What makes the case topical is that there is pending litigation in the United States. Directed by its founder Paul Singer, the investment fund NML had bought millions of dollars’ worth of Argentinian government debt – and then the country went bankrupt. Most creditors agreed to debt relief, but not NML. The fund is filling lawsuits around the world for the seizure of Argentinian state assets. It has even had an Argentinian warship impounded off the coast of Africa. Warships are valuable and can be sold off.

The goal of the current lawsuit in Nevada, USA, is to force the disclosure of this network of shell companies. NML wants Mossack Fonseca to surrender all documents pertaining to the 123 shell companies. I have some of those files in front of me on my screen right now, documents that NML has been chasing in vain for years. One thing jumps out at me: the payments run into millions of dollars.

The papers show the transfer of $6 million into a Deutsche Bank account in Hamburg. The accompanying contract raises further questions: it’s a commission on a gambling deal.

Two other files name the real owners of two of the firms whose documents NML is seeking to obtain. These two files would constitute a huge leap forward in the case.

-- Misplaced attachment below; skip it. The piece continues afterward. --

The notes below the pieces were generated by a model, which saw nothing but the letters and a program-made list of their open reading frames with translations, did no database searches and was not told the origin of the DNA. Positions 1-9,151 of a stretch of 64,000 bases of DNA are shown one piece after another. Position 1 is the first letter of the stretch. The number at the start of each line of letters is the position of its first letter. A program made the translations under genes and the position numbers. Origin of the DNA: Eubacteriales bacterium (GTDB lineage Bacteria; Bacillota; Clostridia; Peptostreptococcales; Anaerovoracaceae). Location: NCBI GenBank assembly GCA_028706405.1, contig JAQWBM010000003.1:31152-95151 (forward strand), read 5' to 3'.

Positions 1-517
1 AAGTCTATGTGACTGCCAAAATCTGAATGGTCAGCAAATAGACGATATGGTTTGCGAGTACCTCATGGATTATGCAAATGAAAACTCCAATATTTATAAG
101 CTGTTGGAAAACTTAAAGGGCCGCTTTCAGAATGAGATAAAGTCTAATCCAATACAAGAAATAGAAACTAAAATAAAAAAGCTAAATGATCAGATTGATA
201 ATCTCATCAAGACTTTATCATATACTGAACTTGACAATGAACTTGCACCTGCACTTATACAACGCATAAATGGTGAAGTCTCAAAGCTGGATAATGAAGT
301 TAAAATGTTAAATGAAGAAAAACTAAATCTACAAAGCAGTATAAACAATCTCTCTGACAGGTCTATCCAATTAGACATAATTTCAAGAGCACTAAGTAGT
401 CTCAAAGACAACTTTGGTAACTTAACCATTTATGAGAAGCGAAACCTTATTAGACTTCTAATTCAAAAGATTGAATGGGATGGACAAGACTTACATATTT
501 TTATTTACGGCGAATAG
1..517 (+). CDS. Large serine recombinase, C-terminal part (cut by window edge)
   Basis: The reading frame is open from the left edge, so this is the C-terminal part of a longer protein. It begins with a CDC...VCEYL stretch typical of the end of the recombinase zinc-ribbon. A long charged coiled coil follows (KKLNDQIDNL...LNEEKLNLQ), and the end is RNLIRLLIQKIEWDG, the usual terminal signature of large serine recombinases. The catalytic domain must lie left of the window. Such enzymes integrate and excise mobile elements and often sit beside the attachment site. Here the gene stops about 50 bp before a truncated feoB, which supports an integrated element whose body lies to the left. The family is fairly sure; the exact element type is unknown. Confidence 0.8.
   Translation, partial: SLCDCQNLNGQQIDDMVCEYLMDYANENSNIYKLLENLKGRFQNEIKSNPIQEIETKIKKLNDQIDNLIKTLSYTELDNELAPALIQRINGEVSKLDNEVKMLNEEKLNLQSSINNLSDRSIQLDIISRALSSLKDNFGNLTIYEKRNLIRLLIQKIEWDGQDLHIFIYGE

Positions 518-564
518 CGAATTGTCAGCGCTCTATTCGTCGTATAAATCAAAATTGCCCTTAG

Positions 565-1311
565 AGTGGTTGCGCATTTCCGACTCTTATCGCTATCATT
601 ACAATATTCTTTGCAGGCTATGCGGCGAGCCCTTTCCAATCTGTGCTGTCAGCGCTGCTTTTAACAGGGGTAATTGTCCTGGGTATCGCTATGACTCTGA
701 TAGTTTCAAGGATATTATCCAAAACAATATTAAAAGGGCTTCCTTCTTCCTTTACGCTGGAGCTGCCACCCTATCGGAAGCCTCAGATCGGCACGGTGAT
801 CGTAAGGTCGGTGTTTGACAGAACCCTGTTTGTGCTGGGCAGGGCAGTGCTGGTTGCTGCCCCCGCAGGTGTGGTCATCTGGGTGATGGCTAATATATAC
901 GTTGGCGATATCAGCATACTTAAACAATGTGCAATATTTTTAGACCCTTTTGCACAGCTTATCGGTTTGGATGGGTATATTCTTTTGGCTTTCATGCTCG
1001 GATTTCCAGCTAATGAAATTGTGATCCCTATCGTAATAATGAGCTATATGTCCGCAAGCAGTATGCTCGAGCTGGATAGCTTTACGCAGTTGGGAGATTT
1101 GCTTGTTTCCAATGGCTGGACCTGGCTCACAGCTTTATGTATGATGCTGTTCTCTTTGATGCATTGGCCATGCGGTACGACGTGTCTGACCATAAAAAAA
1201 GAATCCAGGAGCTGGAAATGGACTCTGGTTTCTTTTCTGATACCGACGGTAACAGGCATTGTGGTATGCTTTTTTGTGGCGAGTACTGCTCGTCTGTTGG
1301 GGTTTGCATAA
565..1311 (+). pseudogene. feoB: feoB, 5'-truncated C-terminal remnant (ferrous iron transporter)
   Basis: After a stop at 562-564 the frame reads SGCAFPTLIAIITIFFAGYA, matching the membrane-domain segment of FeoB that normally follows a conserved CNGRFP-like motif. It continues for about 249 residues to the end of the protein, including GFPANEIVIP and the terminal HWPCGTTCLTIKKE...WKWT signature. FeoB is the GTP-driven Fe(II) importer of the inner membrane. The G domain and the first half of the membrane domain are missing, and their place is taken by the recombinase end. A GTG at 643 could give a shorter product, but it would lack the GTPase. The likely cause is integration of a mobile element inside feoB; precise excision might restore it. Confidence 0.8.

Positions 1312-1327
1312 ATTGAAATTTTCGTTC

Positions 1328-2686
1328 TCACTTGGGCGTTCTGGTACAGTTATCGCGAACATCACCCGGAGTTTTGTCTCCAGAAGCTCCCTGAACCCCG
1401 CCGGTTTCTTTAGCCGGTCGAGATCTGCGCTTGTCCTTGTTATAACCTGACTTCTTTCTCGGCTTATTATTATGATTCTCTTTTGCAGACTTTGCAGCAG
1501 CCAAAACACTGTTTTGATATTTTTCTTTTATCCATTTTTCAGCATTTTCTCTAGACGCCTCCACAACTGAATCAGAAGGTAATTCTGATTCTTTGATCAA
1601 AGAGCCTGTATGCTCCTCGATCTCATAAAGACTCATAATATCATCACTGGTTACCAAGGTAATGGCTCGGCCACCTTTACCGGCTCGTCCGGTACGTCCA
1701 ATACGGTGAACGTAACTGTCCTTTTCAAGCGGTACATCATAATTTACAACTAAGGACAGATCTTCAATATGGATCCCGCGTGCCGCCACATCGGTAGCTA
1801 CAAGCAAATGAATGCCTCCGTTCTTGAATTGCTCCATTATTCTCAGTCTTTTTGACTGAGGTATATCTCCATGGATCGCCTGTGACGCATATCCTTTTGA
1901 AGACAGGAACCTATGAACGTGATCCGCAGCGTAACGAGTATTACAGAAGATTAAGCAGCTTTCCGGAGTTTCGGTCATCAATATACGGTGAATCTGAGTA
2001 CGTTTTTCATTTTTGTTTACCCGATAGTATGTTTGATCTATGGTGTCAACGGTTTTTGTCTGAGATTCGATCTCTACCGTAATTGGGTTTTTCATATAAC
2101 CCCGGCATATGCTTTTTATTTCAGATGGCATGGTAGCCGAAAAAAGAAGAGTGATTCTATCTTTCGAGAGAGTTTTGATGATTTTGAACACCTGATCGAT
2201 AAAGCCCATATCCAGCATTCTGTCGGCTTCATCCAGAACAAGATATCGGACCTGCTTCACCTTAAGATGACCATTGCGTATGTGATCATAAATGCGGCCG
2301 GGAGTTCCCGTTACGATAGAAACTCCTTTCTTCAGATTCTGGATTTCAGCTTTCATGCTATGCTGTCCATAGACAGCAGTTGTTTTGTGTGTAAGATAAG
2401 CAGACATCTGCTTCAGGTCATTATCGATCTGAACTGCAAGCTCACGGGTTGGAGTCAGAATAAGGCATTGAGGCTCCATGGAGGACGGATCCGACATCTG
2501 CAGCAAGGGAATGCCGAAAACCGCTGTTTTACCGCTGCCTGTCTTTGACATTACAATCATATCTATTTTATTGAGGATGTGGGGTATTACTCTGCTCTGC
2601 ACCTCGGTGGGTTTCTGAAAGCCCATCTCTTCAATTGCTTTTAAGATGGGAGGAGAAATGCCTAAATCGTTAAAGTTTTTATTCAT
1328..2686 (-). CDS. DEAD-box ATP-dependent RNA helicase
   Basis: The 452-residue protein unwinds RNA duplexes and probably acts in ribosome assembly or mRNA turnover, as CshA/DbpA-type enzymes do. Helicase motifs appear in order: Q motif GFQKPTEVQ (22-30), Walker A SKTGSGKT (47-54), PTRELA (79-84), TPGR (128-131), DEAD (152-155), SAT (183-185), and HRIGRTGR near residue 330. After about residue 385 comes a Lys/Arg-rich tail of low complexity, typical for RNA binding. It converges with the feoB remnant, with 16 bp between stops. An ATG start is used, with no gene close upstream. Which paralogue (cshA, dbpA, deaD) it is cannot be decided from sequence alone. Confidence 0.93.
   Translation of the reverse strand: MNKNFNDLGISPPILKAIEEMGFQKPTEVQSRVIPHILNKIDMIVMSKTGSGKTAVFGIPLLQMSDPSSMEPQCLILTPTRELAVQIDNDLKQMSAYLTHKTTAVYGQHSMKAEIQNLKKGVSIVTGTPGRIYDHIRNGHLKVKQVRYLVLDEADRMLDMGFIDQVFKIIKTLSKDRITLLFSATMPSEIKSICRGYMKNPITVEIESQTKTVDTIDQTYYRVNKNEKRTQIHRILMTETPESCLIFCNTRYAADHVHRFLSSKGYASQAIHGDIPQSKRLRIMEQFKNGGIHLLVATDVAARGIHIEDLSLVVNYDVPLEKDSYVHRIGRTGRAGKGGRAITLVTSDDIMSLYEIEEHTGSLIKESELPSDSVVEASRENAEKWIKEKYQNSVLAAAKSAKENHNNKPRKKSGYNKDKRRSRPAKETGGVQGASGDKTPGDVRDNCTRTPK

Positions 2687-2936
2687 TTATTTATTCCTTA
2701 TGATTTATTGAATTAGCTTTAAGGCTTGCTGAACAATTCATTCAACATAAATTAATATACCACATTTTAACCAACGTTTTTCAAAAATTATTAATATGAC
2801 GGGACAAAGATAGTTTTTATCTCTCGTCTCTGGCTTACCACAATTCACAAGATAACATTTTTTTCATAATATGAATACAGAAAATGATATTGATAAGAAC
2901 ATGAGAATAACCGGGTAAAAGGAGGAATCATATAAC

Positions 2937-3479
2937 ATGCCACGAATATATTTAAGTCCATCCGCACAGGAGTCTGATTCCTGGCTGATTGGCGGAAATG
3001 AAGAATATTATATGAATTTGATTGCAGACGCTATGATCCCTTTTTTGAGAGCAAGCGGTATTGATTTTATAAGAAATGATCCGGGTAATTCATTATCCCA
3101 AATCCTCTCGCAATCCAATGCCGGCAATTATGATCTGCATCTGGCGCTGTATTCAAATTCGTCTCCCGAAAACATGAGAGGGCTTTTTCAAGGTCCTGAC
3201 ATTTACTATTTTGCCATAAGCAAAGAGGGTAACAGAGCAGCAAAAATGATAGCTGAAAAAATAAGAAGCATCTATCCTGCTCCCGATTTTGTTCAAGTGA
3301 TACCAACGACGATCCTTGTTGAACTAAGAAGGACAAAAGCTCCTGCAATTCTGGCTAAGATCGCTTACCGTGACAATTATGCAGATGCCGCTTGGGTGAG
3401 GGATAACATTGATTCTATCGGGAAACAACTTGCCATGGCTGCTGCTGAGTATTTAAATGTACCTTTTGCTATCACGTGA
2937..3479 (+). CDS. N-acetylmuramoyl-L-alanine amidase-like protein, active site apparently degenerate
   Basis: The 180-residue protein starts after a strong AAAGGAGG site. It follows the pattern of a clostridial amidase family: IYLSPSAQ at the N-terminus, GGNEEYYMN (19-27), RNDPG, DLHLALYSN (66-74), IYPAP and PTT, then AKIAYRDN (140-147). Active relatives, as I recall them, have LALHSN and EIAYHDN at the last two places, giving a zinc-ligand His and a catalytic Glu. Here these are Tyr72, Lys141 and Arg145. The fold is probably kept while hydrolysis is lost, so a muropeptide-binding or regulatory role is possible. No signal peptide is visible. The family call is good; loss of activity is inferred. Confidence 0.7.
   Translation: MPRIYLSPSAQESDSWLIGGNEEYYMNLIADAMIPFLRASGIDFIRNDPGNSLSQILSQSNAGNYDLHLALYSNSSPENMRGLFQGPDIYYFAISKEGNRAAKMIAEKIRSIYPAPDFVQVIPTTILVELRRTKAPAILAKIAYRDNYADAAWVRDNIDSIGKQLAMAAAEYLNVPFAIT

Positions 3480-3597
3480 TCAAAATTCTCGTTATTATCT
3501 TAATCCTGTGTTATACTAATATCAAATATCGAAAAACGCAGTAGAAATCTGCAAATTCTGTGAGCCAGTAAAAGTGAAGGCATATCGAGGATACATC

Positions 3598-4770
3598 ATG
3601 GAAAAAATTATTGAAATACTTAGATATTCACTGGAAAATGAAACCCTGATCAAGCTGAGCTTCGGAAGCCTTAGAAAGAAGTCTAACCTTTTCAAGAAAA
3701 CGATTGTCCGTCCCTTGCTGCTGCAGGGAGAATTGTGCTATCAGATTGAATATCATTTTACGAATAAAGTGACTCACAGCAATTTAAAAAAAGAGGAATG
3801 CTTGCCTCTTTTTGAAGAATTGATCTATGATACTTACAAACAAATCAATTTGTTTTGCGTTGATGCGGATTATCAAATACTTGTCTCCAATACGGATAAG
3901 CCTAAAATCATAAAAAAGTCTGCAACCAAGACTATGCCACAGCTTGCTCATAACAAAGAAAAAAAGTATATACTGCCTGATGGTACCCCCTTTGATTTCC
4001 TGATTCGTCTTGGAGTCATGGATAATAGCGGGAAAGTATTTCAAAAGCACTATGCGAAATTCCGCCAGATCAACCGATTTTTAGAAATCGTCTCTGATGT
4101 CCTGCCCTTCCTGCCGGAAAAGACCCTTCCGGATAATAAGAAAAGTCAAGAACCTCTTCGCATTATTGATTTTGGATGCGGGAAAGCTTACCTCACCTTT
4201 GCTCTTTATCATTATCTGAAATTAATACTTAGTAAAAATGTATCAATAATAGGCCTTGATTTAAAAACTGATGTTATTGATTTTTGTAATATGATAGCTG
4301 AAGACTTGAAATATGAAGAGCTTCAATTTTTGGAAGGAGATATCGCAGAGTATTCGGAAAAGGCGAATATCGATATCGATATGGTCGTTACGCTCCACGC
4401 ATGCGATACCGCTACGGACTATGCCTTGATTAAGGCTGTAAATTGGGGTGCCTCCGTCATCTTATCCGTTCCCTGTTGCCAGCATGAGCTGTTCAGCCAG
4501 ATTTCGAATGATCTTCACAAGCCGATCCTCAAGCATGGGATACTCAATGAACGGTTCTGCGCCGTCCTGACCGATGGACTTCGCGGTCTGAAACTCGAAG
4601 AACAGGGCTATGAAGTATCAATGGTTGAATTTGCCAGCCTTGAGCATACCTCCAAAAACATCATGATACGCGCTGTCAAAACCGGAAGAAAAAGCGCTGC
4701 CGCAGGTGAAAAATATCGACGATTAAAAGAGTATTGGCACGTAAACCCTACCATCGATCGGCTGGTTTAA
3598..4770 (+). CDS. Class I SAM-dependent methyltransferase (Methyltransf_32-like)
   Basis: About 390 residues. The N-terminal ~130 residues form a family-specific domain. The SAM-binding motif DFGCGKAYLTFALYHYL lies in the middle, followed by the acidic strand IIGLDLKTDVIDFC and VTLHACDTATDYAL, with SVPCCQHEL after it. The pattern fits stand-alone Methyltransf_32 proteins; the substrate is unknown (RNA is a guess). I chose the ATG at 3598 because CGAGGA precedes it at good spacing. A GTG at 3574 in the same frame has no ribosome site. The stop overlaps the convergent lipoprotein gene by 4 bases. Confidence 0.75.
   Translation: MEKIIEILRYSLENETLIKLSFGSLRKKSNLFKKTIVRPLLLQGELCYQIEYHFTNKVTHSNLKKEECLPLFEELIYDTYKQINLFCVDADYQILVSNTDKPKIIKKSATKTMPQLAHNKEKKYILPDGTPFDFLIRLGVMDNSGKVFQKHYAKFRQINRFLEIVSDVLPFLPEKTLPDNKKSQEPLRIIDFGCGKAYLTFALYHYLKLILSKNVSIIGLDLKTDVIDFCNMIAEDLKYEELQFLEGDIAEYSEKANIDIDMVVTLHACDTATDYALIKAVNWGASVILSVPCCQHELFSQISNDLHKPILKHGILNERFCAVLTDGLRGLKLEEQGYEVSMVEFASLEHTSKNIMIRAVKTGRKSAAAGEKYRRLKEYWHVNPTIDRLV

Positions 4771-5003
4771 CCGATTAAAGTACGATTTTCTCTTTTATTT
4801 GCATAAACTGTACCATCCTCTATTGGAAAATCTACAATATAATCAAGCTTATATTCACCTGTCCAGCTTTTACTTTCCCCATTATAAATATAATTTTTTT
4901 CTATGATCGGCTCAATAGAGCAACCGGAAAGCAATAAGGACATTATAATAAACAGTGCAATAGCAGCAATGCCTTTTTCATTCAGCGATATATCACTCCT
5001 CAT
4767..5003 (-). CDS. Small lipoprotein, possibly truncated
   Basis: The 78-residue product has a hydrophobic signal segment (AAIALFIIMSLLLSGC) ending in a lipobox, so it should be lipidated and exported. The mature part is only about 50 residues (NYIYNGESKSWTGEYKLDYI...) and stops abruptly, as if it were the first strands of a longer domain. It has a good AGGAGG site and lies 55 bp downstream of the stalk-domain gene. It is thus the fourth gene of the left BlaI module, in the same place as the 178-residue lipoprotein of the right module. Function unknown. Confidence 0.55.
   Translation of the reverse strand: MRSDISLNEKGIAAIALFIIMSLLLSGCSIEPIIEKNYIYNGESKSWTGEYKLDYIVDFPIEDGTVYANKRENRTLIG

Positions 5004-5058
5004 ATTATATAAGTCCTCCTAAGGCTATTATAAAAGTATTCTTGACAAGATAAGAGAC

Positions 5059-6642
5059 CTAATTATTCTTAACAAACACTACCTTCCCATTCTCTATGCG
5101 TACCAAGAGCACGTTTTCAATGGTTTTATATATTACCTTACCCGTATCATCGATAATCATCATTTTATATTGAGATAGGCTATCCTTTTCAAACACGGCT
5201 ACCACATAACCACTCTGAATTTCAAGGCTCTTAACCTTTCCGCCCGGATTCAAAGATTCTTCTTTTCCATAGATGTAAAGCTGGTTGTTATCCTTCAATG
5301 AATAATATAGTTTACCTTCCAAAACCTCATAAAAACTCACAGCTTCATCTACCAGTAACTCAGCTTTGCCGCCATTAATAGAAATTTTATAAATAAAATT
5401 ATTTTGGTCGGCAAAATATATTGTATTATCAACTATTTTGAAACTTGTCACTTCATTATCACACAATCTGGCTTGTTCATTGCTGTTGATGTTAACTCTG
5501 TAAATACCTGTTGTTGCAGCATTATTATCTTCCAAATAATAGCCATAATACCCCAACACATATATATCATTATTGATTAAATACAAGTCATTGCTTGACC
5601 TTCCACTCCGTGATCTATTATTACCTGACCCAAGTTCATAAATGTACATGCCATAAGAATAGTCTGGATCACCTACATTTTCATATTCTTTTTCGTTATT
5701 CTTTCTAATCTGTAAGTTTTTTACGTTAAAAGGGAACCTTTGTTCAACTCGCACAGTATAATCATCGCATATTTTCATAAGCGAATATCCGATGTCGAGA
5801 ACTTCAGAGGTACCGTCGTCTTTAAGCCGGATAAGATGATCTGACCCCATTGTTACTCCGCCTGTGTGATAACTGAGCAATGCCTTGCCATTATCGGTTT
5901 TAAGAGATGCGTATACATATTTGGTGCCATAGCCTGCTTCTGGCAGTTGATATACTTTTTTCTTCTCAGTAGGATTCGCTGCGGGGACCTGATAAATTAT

The interesting thing is that all the documents appear to originate from the same law firm. I’m familiar with Mossack Fonseca, but only ever as an impenetrable wall, a black hole. Every time our research led us to this law firm, it spelled the end of the investigation. Mossack Fonseca is one of the largest providers of anonymous shell companies and is not exactly famed for being fussy about its clientele; quite the opposite, in fact. In plain English: while many of its clients are doing nothing illegal, some of the world’s biggest scumbags have used Mossack Fonseca’s anonymous off shore companies to disguise their business dealings. During the Offshore Secrets and HSBC Files investigations we came across convicted drug kingpins and suspected traders of blood diamonds who had used companies established by Mossack Fonseca for camouflage purposes. Search the Internet for Mossack Fonseca’s clients and you will also find accomplices Gaddafi, Assad and Mugabe allegedly working hand in glove with the Panamanian law firm.

Please note that I say “allegedly,” as Mossack Fonseca denies any association with these people, and its client list is confidential. So far, at least.

This an excerpt from The Panama Papers: Breaking the Story of How The Rich and Powerful Hide Their Money, published by Pan Macmillan India.